Coronavirus: The Job Retention Scheme

The Coronavirus Job Retention Scheme

The Coronavirus Job Retention Scheme (CJRS) has been live for over a week now and many employers have already applied for the grant. Within the first day, 140,000 companies employing a total of about a million workers had applied to the government’s job furloughed scheme, this was announced by the chancellor.

What is furlough leave?

‘Furlough’ means temporary leave of absence from work. This can be due to matters affecting the whole country or economic conditions affecting one company. The government has temporarily introduced furlough leave to give employers the option to keep employees on the payroll without having them working.

Any employee on furlough leave must be furloughed for a minimum period of three consecutive weeks.

Do I qualify for the CJRS?

Any employer is eligible for the scheme, including:

  • Businesses
  • Charities
  • Recruitment Agencies
  • Public Authorities

To be able to claim the CJRS you must have:

  • Created and started a PAYE payroll scheme on or before 19 March 2020
  • Enrolled for PAYE online
  • A UK bank account

Employers should discuss with their staff about furloughing them before they do so, as this is a change in contract agreement. To qualify for the CJRS, employers must confirm in writing to their employees confirming that they have been furloughed.

Do my employees qualify for furloughed pay?

Employees on any type of contact (full-time, part-time, zero-hours, etc) can be furloughed. To be eligible for the grant, the furloughed employee must not undertake work for the employer, or any associated organisation.

You can only claim for the furloughed employees who were employed on 19 March 2020 and were on the payroll on or before 19 March 2020. An RTI submission to HMRC must have been made on or before 19 March 2020 to notify HMRC of the employees on the payroll. If you had an employee that started before 19 March 2020 but the RTI was not until or after 20 March 2020, then they do not qualify for furloughed pay.

Employees who were made redundant or stopped working for an employer

If your employee was made redundant or stopped working for you after 28 February 2020, you can re-employ them, put them on furlough and claim for their wages from the date you furloughed them, even if you do not employ them until after 19 March 2020. You can do this if they were working for you up until and 28 February 2020 and the RTI must have been filed before that date.

The same policy applies to those who were made redundant or stopped working for you on or after 19 March 2020. As long as your employee was on the payroll on or before 19 March 2020 and the RTI submission had also been filed on or before that date, then you can re-employ them and reclaim furloughed pay.

Other qualifying employees

As well as those who are not able to work due to their workplace not operating, the following can also be furloughed:

  • Shielding Employees – Those unable to work as the are shielding in line with public health guidance
  • Employees with caring responsibilities – Those who have caring responsibilities due to COVID-19 i.e. those who need to look after children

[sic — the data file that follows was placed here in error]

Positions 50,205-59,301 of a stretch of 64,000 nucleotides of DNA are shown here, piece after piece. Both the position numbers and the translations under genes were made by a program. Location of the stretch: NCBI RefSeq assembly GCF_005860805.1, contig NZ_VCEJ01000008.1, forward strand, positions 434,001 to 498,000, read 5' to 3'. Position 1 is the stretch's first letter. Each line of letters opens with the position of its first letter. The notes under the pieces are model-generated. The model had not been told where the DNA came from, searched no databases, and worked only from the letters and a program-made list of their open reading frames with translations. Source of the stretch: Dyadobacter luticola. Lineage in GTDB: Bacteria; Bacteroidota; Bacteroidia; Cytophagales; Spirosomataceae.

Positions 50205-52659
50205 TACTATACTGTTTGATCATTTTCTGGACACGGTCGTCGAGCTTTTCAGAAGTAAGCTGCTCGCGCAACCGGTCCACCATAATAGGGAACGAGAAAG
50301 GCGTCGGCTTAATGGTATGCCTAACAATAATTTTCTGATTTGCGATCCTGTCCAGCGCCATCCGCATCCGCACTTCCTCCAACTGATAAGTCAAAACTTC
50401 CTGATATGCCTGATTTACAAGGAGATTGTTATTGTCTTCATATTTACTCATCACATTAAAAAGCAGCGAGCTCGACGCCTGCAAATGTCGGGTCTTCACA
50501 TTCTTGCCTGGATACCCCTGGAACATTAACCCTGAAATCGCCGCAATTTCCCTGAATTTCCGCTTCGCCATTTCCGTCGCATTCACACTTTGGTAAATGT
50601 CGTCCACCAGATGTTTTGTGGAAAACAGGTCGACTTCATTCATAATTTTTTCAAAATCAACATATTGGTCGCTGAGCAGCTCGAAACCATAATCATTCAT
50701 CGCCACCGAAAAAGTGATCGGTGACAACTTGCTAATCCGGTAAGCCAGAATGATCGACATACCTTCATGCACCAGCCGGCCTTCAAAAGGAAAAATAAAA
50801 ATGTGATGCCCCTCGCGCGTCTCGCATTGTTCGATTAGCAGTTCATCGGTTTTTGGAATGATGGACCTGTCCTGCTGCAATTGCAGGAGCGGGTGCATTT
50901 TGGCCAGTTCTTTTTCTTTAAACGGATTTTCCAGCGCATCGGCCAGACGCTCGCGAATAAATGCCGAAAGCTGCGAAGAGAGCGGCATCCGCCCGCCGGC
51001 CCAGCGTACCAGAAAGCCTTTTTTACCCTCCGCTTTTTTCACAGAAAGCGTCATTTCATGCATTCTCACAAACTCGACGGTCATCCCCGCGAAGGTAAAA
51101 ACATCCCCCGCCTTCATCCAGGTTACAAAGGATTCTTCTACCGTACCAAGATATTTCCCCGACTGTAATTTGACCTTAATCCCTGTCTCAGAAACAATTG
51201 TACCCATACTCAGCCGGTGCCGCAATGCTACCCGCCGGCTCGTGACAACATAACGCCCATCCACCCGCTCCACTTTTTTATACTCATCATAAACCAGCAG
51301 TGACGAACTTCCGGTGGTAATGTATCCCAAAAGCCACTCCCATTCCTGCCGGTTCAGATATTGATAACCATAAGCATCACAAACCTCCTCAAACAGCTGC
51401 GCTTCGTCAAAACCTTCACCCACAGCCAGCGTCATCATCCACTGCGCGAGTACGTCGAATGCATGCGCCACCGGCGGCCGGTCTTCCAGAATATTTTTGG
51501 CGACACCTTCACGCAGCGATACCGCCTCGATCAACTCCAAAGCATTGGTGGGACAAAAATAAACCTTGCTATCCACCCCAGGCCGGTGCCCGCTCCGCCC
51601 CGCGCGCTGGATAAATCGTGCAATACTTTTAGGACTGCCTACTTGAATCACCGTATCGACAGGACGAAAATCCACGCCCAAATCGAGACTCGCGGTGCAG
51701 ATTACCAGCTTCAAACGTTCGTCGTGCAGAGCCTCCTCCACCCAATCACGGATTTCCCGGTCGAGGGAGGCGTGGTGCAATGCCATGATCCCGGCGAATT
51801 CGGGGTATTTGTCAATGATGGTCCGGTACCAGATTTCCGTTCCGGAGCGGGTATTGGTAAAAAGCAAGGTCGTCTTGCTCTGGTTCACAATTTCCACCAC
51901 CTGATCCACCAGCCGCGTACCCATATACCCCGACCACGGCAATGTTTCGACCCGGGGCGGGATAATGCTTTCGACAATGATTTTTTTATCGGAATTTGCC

• Office Holders
  • Company Directors – As long as they are only carrying out the duties set out in the Companies Act 2006, no more than what would reasonably be judged necessary
  • Salaried Members of Limited Liability Partnerships
  • Agency Workers – As long as they are paid through PAYE
  • Limb (b) Workers – As long as they are paid through payroll
  • Apprentices – Can continue to train but must be paid for the hours they spend training, which are not covered by furloughed pay
  • Employees with more than one job – These employees can be furloughed from both jobs
  • Employees on unpaid leave – Can only be furloughed from the day that they were due to come back to work. The employer cannot reclaim furloughed pay for the time the employee was on unpaid leave
  • Employees on a fixed term contract – If their contract expired after 28 Feb 2020 and the RTI submission was sent on or before 28 Feb 2020, or their contract expired after 19 March 2020 and the RTI submission was sent on or before 19 March 2020.

Employees on reduced hours, or reduced pay, do not qualify for this scheme.

Sickness during furloughed pay

If your employee is on sick leave or self-isolating due to COVID-19, they are eligible for Statutory Sick Pay. If whilst your employee is off sick you decide to furlough them, you can do so, and still claim back the furloughed pay, however they must only be furloughed due to business reasons, you cannot furlough an employee solely on the fact that they are ill.

On the other hand, if your furloughed employee become sick, they are still entitled to their right to SSP. It is up to the employer whether they keep the employee on furloughed pay or to move them over to SSP.

Employers can claim both SSP and furloughed pay for employees, but not for the same period.

Unpaid work or training

If you employee does volunteer work or undertakes training, they can continue to do this, as long as they are not providing a service or generating revenue for the organisation. When the employer requests that the furloughed employees undertake training, the employees are entitled to be paid their appropriate minimum wage for this time.

For further information, please see HMRC’s website here. If you have any other questions, please do not hesitate to get in contact with us on 01273 771122 and we will do our best to help you.